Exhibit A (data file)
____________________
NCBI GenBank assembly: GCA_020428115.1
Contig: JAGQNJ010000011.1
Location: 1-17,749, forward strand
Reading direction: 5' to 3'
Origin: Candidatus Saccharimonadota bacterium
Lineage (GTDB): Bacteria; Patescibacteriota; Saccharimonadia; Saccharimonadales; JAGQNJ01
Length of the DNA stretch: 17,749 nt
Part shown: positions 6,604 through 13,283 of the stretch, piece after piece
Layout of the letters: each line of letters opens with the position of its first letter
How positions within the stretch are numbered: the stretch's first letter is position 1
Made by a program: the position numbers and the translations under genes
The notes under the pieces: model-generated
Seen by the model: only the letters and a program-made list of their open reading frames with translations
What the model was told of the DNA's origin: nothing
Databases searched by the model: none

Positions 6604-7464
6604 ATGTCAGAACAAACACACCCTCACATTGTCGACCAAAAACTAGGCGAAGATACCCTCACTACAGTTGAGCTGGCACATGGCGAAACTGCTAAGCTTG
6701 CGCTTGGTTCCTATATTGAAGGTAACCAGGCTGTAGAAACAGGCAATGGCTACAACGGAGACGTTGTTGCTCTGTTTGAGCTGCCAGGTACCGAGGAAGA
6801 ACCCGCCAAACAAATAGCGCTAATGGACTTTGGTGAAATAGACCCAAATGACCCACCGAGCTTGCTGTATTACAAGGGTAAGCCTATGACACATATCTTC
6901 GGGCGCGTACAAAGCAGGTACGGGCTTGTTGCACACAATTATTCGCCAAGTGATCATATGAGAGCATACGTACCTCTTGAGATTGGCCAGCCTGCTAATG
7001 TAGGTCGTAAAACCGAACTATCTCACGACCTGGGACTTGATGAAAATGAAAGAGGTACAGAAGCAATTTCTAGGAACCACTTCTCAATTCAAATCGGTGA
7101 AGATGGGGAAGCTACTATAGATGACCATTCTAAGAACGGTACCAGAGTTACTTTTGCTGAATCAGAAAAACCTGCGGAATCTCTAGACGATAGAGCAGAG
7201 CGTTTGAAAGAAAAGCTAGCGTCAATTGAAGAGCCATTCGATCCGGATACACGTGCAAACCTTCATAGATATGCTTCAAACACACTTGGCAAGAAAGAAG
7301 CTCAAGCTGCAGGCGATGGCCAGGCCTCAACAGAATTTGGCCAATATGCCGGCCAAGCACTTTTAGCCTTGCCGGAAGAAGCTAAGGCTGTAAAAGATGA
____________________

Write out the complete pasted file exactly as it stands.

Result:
NCBI GenBank assembly: GCA_020428115.1
Contig: JAGQNJ010000011.1
Location: 1-17,749, forward strand
Reading direction: 5' to 3'
Origin: Candidatus Saccharimonadota bacterium
Lineage (GTDB): Bacteria; Patescibacteriota; Saccharimonadia; Saccharimonadales; JAGQNJ01
Length of the DNA stretch: 17,749 nt
Part shown: positions 6,604 through 13,283 of the stretch, piece after piece
Layout of the letters: each line of letters opens with the position of its first letter
How positions within the stretch are numbered: the stretch's first letter is position 1
Made by a program: the position numbers and the translations under genes
The notes under the pieces: model-generated
Seen by the model: only the letters and a program-made list of their open reading frames with translations
What the model was told of the DNA's origin: nothing
Databases searched by the model: none

Positions 6604-7464
6604 ATGTCAGAACAAACACACCCTCACATTGTCGACCAAAAACTAGGCGAAGATACCCTCACTACAGTTGAGCTGGCACATGGCGAAACTGCTAAGCTTG
6701 CGCTTGGTTCCTATATTGAAGGTAACCAGGCTGTAGAAACAGGCAATGGCTACAACGGAGACGTTGTTGCTCTGTTTGAGCTGCCAGGTACCGAGGAAGA
6801 ACCCGCCAAACAAATAGCGCTAATGGACTTTGGTGAAATAGACCCAAATGACCCACCGAGCTTGCTGTATTACAAGGGTAAGCCTATGACACATATCTTC
6901 GGGCGCGTACAAAGCAGGTACGGGCTTGTTGCACACAATTATTCGCCAAGTGATCATATGAGAGCATACGTACCTCTTGAGATTGGCCAGCCTGCTAATG
7001 TAGGTCGTAAAACCGAACTATCTCACGACCTGGGACTTGATGAAAATGAAAGAGGTACAGAAGCAATTTCTAGGAACCACTTCTCAATTCAAATCGGTGA
7101 AGATGGGGAAGCTACTATAGATGACCATTCTAAGAACGGTACCAGAGTTACTTTTGCTGAATCAGAAAAACCTGCGGAATCTCTAGACGATAGAGCAGAG
7201 CGTTTGAAAGAAAAGCTAGCGTCAATTGAAGAGCCATTCGATCCGGATACACGTGCAAACCTTCATAGATATGCTTCAAACACACTTGGCAAGAAAGAAG
7301 CTCAAGCTGCAGGCGATGGCCAGGCCTCAACAGAATTTGGCCAATATGCCGGCCAAGCACTTTTAGCCTTGCCGGAAGAAGCTAAGGCTGTAAAAGATGA